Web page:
The weather might have been dodgy so far this summer but, with another heatwave predicted, you may be planning to do a lot more outdoor entertaining over the coming month. If you own a summer house or garden room, you'll want to make sure that it's in the best possible state before you start sending out invites.
If you've neglected your summer house recently, it's a good idea to check the structure to make sure it's both safe and functional. Treating the wood can help to preserve the building, plus patching up the roof will help you keep your summer house toasty once winter rolls around.
Keep scrolling as we run through five simple ways to maintain your summer house. We've also included some top tips provided by Shard Renovations Limited, a Which? Trusted Trader that works on log cabins, log homes and summer houses.
Cracks and leaks can appear if your summer house isn't painted often enough.
You may have treated your summer house when it was first put up in your garden. However, running through that process again isn't a bad idea, especially if a long time has passed since the original coat was applied. If you're unsure if your summer house needs another coat, check the manufacturer's guidelines.
Shard Renovations Limited told us: 'We tend to treat summer houses every two years with a quality barn paint. Choose one that it tough, durable and retains its colour for longer. That way the rain will run off your summer house instead of soaking in.'
Treating your summer house effectively can stop the wood from rotting, splitting or warping, so you and your guests will be able to enjoy it for longer. The treatment should contain fungicide for preventing decay and discolouration.
When you're applying treatment to the wood, make sure the surface is clean and dry. In most cases, you'll need more than one coat for the treatment to soak in properly.
Treating the interior isn't essential, but running a brush over the inner walls protects the wood and makes it easier to clean.
You may also prefer the look of treated wood, particularly if the colour compliments your furniture.
Long periods of damp weather can cause condensation, which can lead to mould appearing on your summer house.
If you spot signs of mould on your summer house while you're tidying up the garden, make sure you deal with the problem as soon as you can.
Possible causes for mould include insufficient ventilation, along with cracks in the wood. Check every side of the structure (inside and out) to make sure there are no weak spots on the walls.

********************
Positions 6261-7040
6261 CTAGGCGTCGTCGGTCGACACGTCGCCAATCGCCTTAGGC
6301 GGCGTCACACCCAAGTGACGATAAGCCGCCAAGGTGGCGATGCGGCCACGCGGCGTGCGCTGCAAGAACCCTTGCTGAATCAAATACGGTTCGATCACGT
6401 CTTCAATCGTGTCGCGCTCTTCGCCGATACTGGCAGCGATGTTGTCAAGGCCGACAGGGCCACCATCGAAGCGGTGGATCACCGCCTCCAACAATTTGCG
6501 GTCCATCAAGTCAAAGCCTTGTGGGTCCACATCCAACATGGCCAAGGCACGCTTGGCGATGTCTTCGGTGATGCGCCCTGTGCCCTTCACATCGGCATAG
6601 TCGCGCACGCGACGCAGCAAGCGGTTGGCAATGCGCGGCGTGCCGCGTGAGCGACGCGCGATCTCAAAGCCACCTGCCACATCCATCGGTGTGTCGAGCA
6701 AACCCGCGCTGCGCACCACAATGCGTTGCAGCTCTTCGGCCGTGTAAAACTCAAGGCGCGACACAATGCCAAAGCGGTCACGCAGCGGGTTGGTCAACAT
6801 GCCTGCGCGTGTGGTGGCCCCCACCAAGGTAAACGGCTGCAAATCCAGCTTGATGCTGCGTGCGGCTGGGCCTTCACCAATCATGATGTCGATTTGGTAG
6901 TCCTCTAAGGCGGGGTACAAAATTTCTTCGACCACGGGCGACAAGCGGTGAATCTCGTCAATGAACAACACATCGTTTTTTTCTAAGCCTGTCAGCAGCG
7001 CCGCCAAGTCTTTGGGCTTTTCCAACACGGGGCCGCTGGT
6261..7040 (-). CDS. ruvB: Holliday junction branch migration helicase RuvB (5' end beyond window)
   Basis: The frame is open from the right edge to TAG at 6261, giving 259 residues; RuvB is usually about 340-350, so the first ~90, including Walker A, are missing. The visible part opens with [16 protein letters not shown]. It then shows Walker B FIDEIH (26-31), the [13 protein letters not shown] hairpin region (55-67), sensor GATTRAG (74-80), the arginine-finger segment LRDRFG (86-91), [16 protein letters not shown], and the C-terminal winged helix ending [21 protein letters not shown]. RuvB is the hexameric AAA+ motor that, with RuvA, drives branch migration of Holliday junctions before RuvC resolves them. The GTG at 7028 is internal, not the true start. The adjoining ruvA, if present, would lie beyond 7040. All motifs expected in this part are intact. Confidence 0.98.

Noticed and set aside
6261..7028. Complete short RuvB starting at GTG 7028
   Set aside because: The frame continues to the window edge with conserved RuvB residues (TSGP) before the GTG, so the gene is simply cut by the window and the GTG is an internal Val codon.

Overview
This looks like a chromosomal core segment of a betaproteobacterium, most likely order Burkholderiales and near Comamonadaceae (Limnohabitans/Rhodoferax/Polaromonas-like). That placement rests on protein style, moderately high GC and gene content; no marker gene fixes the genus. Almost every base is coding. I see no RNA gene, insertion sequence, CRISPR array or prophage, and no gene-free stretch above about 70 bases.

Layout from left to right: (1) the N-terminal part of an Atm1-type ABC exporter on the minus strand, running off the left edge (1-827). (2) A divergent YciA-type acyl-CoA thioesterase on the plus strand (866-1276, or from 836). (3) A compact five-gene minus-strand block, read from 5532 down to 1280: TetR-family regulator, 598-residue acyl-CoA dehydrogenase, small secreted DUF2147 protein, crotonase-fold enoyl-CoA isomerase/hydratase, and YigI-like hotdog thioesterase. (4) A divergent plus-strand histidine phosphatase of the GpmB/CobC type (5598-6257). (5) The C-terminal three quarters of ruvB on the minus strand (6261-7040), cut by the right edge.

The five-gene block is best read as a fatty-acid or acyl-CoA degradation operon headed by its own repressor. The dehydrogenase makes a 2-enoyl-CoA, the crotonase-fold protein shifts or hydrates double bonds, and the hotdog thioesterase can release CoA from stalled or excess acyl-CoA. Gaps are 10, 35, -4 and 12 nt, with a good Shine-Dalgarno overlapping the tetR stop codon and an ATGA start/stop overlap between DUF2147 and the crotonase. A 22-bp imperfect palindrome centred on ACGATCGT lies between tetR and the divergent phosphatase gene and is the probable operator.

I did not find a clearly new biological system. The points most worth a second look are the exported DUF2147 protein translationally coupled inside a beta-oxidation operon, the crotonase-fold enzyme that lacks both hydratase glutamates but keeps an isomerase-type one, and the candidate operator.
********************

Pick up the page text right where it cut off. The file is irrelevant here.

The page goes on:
Try and air out the building regularly, as moisture that builds up inside needs a way to escape. If you use your summer house to store damp items such as gardening equipment or bikes, this is especially important.
If your summer house doesn't have an air vent, consider adding one at the front of the building and another at the back.
You can deal with mould using a mild bleach solution, or mould and mildew remover spray. Some sprays will need to be left to fight the mould for a couple of minutes before you try to wipe the surface clean.
Try and get into the habit of checking the base of your summer house every couple of months.
If you notice subsidence, you may need to contact a professional and come up with a plan of action. An uneven base can cause the walls of your summer house to warp.
For example, you may notice that the doors start to jam easily and need extra force to open.
Look for signs of soil or plant build up around the base and clear that away. This is important as, left alone, the material holds moisture to the surface of the wood which could potentially cause rot.
Shard Renovations Limited told us: 'Add a layer of gravel around your summer house to protect the bottom from splashes of rainwater. This stops the timber from getting wet, which means it will last longer.'
If you're able to do so safely, grab a step ladder and check the condition of your roof up close.
Ideally, you want it to be completely free from debris, so brush away any loose material. If you notice a build up of moss (which absorbs water), that needs to come off as it prevents the surface of your summer house from fully drying out. Clean out any leaf-packed gutters while you're up there as well.
According to Shard Renovations Limited, your summer house roof (and seals) should be checked annually.
Cut back overhanging branches as these can pierce your roofing felt and cause water to seep through.
You may notice that sections of felt have come loose due to bad weather, so get those bits replaced or nailed down once again. Note that felt panels aren't quite as tough as roofing shingles.
Make sure you check that your heating system is still working before the cold weather returns. Ticking this job off the to-do list now means you won't be shopping around for a new heater in the middle of winter.
If you're hosting a garden party in the sun and want your summer house to act as a breakaway area, an electric fan can help you stay cool. A pedestal or tower fan is more suitable than a desk fan as you can move it around more easily.
Towards the end of last year, we surveyed more than 10,000 Which? members about garden rooms, including 1,264 who own one.
As part of our survey, we asked Which? members what advice they would offer on buying or maintaining a summer house. Take a look at a selection of the comments we received: